Mary Elizabeth Jones reports grants from Dunhill Medical Trust, during the conduct of the study; and has been offered and accepted a position at GlaxoSmithKline, a pharmaceutical company, taken up after this paper’s submission. The company does not manufacture drugs addressed in this submitted work. The authors report no other conflicts of interest in this work.

References

1. Prince M, Bryce R, Albanese E, Wimo A, Ribeiro W, Ferri C. The global prevalence of dementia: a systematic review and metaanalysis. Alzheimer’s Dement J Alzheimer’s Assoc. 2013;9(1):63–75. (). doi:10.1016/j.jalz.2012.11.007

2. House of Commons All-Party Parliamentary Group on Dementia. Dementia Does Not Discriminate. London; 2013. Available from: https://www.alzheimers.org.uk/sites/default/files/migrate/downloads/appg_2013_bame_report.pdf. Accessed January 05, 2020.

3. Pham T, Petersen I, Walters K, et al. Trends in dementia diagnosis rates in UK ethnic groups: analysis of UK primary care data. Clin Epidemiol. 2018;10:949–960. doi:10.2147/CLEP.S152647

4. Prince M, Knapp M, Guerchet M, et al. Dementia UK, 2nded. King's College London, London; 2014

5. Cooper C, Bebbington P, McManus S, et al. The treatment of common mental disorders across age groups: results from the 2007 adult psychiatric morbidity survey. J Affect Disord. 2010;127(1–3):96–101. doi:10.1016/j.jad.2010.04.020

6. Cooper C, Spiers N, Livingston G, et al. Ethnic inequalities in the use of health services for common mental disorders in England. Soc Psychiatry Psychiatr Epidemiol. 2013;48(5):685–692. doi:10.1007/s00127-012-0565-y

7. Cooper C, Tandy A, Balamurali T, Livingston G. A systematic review and meta-analysis of ethnic differences in use of dementia treatment, care, and research. Am J Geriatr Psychiatry. 2010;18(3):193–203. doi:10.1097/JGP.0b013e3181bf9caf

8. Lind KE, Gray LC, Raban MZ, Georgiou A, Westbrook JI. Antidementia medication use by aged care facility residents with dementia. Int J Geriatr Psychiatry. 2019;34(7):1029–1040. doi:10.1002/(ISSN)1099-1166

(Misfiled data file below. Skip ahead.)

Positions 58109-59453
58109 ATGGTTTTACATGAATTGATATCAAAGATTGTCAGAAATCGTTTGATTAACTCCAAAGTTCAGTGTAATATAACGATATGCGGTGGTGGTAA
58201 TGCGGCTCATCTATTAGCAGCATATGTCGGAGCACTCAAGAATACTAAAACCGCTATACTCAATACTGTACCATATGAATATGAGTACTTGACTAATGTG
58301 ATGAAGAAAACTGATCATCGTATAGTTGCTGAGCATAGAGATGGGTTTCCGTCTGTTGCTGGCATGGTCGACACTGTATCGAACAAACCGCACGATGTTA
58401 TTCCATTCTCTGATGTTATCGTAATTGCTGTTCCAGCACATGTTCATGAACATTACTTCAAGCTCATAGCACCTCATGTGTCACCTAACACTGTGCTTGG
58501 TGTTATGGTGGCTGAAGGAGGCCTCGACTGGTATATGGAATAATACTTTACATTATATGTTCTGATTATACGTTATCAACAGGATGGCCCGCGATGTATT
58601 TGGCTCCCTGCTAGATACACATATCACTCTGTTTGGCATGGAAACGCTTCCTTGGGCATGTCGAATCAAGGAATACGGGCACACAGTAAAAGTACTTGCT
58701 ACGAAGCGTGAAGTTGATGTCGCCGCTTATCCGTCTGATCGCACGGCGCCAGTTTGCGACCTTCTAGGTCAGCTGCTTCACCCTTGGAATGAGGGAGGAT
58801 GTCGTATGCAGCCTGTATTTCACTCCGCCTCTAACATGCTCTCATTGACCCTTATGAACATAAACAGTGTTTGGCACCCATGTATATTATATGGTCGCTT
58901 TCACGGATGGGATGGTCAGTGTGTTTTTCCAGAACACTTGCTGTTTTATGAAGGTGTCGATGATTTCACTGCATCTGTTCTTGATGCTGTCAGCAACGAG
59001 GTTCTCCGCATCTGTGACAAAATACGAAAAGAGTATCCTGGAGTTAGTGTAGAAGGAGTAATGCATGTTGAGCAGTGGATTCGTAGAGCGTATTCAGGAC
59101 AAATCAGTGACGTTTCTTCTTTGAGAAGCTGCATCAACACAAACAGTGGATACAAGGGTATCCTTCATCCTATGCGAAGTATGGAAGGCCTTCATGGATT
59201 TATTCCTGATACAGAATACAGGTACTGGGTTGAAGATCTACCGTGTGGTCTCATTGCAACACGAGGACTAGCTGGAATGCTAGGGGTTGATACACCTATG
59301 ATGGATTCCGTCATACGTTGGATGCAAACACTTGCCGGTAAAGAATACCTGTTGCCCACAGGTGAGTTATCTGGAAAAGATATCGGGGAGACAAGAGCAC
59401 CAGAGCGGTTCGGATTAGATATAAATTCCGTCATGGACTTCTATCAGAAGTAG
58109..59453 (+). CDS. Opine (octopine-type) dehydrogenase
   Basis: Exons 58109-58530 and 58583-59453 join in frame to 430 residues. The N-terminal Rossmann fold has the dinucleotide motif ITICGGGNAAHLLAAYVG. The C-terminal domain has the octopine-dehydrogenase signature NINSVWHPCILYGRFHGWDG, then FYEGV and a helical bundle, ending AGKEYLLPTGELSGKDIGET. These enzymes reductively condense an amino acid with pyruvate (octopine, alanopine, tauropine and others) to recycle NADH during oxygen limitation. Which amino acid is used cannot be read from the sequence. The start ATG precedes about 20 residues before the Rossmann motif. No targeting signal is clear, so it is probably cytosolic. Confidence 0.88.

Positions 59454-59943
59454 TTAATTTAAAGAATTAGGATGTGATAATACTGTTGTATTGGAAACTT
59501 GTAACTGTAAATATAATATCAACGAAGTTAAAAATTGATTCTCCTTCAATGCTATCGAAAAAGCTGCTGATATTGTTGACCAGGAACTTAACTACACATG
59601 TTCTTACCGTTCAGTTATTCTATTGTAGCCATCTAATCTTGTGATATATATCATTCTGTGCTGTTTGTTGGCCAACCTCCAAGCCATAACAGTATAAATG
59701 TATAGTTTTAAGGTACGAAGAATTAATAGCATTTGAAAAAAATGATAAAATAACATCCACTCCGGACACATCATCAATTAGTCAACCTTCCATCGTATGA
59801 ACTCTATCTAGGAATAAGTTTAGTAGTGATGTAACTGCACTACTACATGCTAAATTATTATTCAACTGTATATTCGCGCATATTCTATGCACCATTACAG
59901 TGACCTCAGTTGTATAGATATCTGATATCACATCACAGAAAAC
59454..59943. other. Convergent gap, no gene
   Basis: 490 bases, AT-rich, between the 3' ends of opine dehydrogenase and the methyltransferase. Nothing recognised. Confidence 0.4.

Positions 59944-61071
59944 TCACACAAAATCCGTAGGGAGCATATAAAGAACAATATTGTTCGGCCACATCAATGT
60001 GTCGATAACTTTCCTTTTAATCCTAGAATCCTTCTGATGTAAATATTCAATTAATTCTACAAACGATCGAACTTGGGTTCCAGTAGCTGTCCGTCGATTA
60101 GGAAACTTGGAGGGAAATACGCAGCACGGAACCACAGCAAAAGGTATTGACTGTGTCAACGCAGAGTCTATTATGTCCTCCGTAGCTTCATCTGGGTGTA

9. Thorpe CT, Fowler NR, Harrigan K, et al. Racial and ethnic differences in initiation and discontinuation of antidementia drugs by medicare beneficiaries. J Am Geriatr Soc. 2016;64(9):1806–1814. doi:10.1111/jgs.14403

10. Banerjee S. The Use of Antipsychotic Medication for People with Dementia: Time for Action. London; English Department of Health 2009. Available from: https://www.jcpmh.info/wp-content/uploads/time-for-action.pdf. Accessed Janaury 05, 2020.

11. Sura S, Carnahan R, Chen H, Aparasu R. Anticholinergic drugs and health-related quality of life in older adults with dementia. J Am Pharm Assoc. 2015;55(3):282–287. doi:10.1331/JAPhA.2015.14068

12. Vance J. AMDA-choosing wisely. J Am Med Dir Assoc. 2013;14(9):639–641. doi:10.1016/j.jamda.2013.07.004

13. Blak B, Thompson M, Dattani H, Bourke A. Generalisability of The Health Improvement Network (THIN) database: demographics, chronic disease prevalence and mortality rates. Inform Prim Care. 2011;9(4):251–255.

14. Booth N. What are the read codes? Health Libr Rev. 1994;11:177–182. doi:10.1046/j.1365-2532.1994.1130177.x

15. The Kings Fund. General Practice in England: An Overview. London: The Kings Fund; 2009.

16. Townsend P, Phillimore P, Beattie A. Health and Deprivation: Inequality and the North. London: Croom Helm Ltd; 1987.

17. Cooper C, Lodwick R, Walters K, et al. Inequalities in receipt of mental and physical healthcare in people with dementia in the UK. Age Ageing. 2016;46(3):393–400.

18. Maguire A, Blak B, Thompson M. The importance of defining periods of complete mortality reporting for research using automated data from primary care. Pharmacoepidemiol Drug Saf. 2009;18(1):76–83. doi:10.1002/pds.v18:1

19. Horsfall L, Walters K, Petersen I. Identifying periods of acceptable computer usage in primary care research databases. Pharmacoepidemiol Drug Saf. 2013;22(1):64–69. doi:10.1002/pds.v22.1